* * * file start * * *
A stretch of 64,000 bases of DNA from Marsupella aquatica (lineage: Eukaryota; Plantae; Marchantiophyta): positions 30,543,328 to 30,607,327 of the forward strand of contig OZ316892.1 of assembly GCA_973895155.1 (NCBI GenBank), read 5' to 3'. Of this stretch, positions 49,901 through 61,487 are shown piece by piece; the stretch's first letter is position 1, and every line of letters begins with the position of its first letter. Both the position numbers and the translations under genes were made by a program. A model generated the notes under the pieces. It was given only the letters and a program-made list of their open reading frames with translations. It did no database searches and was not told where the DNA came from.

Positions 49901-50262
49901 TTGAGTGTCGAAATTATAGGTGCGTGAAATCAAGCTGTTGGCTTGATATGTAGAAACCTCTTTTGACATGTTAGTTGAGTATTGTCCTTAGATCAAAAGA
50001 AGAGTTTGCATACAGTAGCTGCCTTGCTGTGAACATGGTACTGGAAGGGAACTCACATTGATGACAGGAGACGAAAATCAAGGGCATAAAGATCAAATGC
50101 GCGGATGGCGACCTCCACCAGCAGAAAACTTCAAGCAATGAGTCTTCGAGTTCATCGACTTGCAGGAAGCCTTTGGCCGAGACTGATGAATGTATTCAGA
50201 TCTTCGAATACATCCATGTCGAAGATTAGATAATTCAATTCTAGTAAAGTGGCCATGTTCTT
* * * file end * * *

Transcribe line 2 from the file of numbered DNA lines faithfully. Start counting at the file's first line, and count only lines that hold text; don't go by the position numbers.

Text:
Positions 49901-50262